So, I think singing about these things: Forgiveness, loving your enemies, doubt…I think it creates an environment where all of a sudden, people feel like the duality of who they are when no one else is around—they’re not the only person struggling. With ”Just As I Am,” that’s the same thing. That’s like 2,000 years after Jesus ascended into heaven, we’re still struggling with the same thing, which is “Who’s in and who’s out?” “Who feels welcome and who doesn’t? When you read the New Testament and you read the Acts of the Apostles…they were struggling with the same things. Essentially, Peter was a racist who didn’t think the gentiles should be allowed into the kingdom, and Paul had to confront him on it.

Yeah, 2,000 years later, we’re still struggling with the same things, only now we have the wound of institutionalized racism on our hearts, as Americans…and still trying to make amends for it. Particularly in the South. So, we can’t be afraid to sing about those things and to stand in the middle of those things and pray and believe that God is big enough to create a space. The “Great Is Thy Faithfulness,” that quote comes from the Book of Lamentations. So to me, it’s worse forgetting how so much hope actually comes out of so much despair. That’s on us, because in the early Church, I think they were very aware of it.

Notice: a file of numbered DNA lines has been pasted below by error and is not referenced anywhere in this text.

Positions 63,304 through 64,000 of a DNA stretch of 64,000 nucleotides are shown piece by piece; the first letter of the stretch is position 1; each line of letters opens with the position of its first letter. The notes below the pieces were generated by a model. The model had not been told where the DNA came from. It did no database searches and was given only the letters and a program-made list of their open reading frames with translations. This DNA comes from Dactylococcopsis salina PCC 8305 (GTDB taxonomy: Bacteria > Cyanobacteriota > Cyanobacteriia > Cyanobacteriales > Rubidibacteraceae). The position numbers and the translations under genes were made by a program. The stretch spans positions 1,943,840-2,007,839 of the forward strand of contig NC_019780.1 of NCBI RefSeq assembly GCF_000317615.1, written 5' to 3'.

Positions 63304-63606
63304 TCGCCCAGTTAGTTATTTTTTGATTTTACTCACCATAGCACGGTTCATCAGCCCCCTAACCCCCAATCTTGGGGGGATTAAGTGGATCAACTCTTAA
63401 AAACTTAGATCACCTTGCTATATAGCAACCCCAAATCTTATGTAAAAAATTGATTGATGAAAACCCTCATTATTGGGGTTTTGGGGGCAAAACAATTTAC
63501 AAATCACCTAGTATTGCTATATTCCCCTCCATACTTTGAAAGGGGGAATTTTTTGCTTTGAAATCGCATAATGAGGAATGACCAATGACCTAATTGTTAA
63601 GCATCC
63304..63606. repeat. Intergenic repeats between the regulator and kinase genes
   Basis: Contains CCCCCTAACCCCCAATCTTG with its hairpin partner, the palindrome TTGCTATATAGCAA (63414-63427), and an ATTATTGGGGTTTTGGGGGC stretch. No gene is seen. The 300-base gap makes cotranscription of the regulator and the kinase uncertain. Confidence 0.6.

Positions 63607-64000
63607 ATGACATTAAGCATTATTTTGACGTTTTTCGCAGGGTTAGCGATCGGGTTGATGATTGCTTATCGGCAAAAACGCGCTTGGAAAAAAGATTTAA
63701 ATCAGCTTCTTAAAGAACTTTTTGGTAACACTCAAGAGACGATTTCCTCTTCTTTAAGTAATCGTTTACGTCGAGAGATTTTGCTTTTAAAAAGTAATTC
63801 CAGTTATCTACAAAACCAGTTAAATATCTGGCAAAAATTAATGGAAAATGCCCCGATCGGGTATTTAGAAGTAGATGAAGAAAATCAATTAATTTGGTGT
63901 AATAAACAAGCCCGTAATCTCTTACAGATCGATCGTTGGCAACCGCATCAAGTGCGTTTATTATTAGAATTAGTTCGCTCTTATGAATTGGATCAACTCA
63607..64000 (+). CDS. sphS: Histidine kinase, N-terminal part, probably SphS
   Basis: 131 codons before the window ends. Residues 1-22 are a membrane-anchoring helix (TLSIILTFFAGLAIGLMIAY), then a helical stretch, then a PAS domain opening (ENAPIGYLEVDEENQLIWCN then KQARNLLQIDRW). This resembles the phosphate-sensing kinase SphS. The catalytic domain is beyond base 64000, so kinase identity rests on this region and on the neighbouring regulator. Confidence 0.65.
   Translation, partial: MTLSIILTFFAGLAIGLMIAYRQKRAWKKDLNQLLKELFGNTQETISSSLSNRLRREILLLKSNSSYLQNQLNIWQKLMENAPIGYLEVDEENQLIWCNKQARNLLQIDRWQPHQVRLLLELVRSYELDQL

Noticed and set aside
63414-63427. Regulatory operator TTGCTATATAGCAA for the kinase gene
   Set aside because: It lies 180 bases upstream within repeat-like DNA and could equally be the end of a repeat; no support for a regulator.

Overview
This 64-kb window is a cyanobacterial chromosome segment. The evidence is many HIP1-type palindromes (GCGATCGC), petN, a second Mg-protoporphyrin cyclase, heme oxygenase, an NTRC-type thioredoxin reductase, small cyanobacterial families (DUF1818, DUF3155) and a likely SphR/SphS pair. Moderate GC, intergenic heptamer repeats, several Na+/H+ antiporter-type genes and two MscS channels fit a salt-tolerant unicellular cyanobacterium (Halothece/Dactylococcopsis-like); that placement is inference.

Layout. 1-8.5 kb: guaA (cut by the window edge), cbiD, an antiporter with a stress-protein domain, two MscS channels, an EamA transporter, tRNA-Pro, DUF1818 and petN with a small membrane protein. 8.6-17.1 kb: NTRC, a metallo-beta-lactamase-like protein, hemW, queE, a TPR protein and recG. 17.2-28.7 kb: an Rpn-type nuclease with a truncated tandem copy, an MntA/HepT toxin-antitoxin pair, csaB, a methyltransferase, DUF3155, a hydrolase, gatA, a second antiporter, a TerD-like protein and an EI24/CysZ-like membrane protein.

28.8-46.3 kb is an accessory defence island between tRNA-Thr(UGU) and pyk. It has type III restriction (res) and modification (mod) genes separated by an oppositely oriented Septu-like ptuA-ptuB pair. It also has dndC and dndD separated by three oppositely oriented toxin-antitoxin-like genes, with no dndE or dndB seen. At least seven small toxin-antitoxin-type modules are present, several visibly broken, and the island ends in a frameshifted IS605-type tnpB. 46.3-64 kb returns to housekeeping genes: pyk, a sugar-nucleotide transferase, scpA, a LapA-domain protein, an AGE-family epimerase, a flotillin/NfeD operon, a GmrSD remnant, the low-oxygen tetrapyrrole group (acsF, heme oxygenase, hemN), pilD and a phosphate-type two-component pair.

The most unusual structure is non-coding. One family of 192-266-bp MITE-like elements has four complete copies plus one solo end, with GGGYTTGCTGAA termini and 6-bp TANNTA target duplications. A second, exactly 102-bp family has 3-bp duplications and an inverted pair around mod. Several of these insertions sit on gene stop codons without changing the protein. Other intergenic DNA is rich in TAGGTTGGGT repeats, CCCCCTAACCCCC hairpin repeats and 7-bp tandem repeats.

But, who knows? Maybe they struggled with it the same way? Maybe when Christianity was made legal, then all of a sudden your life wasn’t in danger. Maybe everybody got fat and happy and comfortable back then, too?

CCM: You definitely find that in scripture.
MM: Yeah. Even in the Book of Revelations, the letters that get read at the beginning of it go to all the Churches. They aren’t to the pagan communities. You know what I mean?

It was all these letters of God saying, “Hey guys, I’ve been watching you.” He wasn’t like, “Hey, listen, I’ve been really watching Hellenistic culture,” or “I’ve been looking at the Greeks and their system of philosophy and I just wanna take a second to admit how unbelievably flawed it is that they have not talked about Me yet.” It doesn’t go there. It’s mostly an indictment on the Church.

I think part of the thing that’s difficult for the first time ever in the history of Christianity is it’s almost impossible for the Church to have internal conversations publicly, because every time someone does that it ends up becoming a press release and the whole world is reading it. So, Christians need to realize that if you’re going to talk about your faith, you have to assume that somebody who doesn’t even understand you is going to read it—and that’s a first. We’re probably the first generation of Christians that everything that we say on the internet has the potential to be read by mostly non-believers. It has the potential, and I think if most Christians thought about that, maybe it would change the way they talked about things.

Or, maybe it wouldn’t?

Matt Maher, CCM Magazine - image

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